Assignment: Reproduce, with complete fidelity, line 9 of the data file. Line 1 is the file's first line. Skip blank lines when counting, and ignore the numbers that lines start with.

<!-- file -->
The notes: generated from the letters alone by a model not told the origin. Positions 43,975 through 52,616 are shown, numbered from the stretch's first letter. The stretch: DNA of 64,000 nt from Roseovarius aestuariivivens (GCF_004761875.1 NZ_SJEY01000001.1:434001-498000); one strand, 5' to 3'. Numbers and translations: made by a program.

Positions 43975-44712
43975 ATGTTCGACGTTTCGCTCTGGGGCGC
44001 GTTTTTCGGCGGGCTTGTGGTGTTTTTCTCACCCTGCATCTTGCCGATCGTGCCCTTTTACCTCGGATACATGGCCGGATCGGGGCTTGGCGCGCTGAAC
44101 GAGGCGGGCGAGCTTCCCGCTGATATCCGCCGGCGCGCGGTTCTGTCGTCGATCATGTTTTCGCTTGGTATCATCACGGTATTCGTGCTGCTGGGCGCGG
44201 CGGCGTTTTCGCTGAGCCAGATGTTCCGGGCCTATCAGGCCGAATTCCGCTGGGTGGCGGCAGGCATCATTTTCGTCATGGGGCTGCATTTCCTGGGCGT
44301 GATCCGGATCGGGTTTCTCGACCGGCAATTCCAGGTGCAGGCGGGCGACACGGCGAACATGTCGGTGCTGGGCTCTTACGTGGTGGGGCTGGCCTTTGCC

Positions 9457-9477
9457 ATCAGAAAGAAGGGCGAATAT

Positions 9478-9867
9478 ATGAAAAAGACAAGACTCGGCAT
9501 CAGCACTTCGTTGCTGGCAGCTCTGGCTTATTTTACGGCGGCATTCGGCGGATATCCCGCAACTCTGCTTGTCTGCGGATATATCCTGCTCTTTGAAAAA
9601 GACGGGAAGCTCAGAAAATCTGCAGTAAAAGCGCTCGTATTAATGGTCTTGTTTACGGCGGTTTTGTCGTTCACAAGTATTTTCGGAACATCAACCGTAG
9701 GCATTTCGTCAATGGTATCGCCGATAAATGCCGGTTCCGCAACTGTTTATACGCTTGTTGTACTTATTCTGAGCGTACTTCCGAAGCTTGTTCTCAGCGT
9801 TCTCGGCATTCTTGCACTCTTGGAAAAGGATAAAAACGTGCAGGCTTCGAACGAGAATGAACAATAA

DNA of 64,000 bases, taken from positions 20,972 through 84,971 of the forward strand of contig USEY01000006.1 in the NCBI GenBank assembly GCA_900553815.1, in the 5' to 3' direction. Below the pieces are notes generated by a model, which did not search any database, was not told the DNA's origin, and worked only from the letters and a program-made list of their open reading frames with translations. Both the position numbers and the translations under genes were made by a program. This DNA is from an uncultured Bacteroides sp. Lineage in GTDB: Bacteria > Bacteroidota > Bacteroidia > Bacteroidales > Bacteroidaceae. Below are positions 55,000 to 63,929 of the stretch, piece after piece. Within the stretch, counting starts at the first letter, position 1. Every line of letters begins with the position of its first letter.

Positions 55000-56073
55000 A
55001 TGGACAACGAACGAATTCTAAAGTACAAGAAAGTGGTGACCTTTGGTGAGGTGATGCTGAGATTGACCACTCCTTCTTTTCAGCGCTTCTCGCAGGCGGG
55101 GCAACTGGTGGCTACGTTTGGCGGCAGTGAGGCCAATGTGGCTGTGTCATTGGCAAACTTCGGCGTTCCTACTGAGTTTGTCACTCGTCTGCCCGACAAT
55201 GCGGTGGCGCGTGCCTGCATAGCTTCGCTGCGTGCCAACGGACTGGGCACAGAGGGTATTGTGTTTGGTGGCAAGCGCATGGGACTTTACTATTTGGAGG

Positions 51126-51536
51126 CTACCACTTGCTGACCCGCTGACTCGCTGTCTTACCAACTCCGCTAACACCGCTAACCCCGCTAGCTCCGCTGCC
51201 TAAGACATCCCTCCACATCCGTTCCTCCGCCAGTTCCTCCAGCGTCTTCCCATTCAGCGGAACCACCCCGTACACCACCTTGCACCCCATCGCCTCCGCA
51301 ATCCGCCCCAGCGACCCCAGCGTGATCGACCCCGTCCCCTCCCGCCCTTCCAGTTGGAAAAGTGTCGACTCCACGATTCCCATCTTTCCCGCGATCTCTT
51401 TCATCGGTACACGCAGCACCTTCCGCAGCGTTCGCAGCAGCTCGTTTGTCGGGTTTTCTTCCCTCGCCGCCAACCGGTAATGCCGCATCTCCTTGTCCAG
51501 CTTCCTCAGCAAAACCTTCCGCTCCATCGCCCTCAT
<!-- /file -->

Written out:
9457 ATCAGAAAGAAGGGCGAATAT